This is a blog from our Indonesia Program Lead Darina Maulana
I had the great honor of representing Enviu at The Economist’s Global Plastics Summit in the vibrant city of Bangkok from October 11th to 12th, 2023. It was a melting pot of ideas, discussions, and innovative strategies to address one of the world’s most pressing issues – plastic pollution.
This was a profound momentum for Enviu, as we have been working against plastic pollution since 2019. Our focus has been on enabling reuse and refill solutions through our ventures in Indonesia. We also play a vital role as thought leaders in the reuse ecosystem in Indonesia through our program Zero Waste Living Lab and our program in the Netherlands: Mission Reuse.
Focusing on the critical enablers and roadblocks
One of the primary goals of the summit was to prepare the Zero draft for the upcoming Intergovernmental Negotiating Committee on Plastic Pollution (INC) of the United Nations meeting in Nairobi in November. During this summit, we worked together to enrich the draft by focusing on the critical aspects of reuse and refill.
After days of brainstorming, discussing, and ideating, these are 4 of the key takeaways from the working group I was in to be suggested for the INC Draft:
- Leveling the Playing Field for Reuse
One standout theme from the summit was the need to put reuse on a level playing field. How can reuse compete with the single-use economy that is so cheap and currently has no lawful consequence?
To achieve this, we discussed the importance of pushing for contextual policies that support reuse, making it accessible to all stakeholders. E.g.: an explicit ban on single-use plastic, involving reuse and refill in most of the roadmap and not siloed to specific topics only. The goal is to foster the economic scale of reuse, enabling it to become a sustainable and widely adopted solution in the fight against plastic pollution.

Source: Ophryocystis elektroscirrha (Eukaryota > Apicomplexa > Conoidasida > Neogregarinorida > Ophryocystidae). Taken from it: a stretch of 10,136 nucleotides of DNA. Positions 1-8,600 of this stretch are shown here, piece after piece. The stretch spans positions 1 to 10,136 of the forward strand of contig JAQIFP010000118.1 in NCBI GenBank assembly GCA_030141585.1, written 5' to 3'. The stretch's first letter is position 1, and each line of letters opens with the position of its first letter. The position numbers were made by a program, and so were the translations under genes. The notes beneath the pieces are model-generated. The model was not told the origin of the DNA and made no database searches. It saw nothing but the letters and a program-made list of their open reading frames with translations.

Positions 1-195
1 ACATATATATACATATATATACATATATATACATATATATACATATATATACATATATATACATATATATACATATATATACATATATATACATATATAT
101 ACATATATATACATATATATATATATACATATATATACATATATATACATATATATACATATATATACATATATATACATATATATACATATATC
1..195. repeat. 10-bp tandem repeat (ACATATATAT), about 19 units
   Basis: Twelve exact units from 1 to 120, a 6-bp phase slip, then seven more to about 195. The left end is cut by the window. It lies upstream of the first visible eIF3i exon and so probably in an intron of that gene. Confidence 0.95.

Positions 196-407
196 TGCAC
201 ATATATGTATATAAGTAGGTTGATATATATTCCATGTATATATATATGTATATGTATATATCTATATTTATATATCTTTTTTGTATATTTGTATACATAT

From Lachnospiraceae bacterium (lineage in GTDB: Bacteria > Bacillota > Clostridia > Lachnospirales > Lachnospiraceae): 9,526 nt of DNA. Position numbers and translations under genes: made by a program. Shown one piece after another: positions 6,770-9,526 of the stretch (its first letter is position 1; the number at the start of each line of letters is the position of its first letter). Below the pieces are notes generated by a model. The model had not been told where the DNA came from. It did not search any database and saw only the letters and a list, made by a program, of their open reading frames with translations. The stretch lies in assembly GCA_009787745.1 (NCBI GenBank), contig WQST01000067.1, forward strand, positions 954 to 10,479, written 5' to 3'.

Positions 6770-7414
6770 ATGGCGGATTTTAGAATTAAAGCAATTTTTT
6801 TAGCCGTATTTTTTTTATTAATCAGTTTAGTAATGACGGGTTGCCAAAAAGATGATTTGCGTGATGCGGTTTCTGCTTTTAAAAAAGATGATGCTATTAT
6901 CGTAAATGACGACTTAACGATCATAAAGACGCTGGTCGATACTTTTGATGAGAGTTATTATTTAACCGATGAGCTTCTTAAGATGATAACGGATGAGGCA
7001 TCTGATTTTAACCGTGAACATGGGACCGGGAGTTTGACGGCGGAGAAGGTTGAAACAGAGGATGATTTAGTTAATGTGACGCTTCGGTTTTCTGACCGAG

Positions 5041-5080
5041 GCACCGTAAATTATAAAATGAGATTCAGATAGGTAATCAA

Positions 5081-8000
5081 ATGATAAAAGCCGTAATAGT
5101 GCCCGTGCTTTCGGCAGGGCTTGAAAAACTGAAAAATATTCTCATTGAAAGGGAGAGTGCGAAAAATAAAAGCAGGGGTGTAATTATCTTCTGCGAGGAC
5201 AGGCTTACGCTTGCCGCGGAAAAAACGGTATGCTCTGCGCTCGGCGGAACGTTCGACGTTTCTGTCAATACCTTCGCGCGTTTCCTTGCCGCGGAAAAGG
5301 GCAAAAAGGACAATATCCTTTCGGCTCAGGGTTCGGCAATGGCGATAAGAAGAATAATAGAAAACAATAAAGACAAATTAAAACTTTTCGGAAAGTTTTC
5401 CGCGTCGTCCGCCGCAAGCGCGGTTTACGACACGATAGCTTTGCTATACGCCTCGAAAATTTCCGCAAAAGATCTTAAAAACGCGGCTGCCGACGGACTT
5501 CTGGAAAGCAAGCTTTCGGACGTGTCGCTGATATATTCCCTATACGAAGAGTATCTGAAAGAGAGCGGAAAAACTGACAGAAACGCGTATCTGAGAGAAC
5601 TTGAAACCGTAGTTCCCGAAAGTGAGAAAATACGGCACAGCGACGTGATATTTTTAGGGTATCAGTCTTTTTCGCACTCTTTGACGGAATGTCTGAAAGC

- Prioritizing Reuse Financing
Financing reuse initiatives emerged as a top priority. Bridging the gap from pilot projects to commercial scale requires substantial support from both public and private funding sources. Ensuring that the financial framework aligns with the growth of reuse is a critical step towards making it a widespread practice.
- Embedding Reuse in Policy
An overarching principle that resonated with the summit attendees was the need to integrate reuse into every facet of the policy. This includes treating it as a standalone topic and incorporating it into Extended Producer Responsibility (EPR) design, taxation strategies, and beyond. This holistic approach is crucial for significantly reducing plastic waste.
- A Just Transition Through Reuse
The summit reinforced that a just transition is possible by adopting reuse practices within our communities. By making reuse an integral part of our daily lives, we can take substantial steps toward creating a cleaner and more circular world.
Integrating reuse into our policies, practices, and everyday lives is essential for a meaningful and effective approach to combat plastic pollution significantly.
Moving forward, together!
From our experience enabling reuse solutions and ecosystems for 4 years now, the market is aware, validated, and ready to change. It is now in our hands to ensure the system is available, at scale, and inclusive. To make that happen, collaboration is truly the key!
Together, we can work towards a cleaner, more sustainable future. 🌍🔄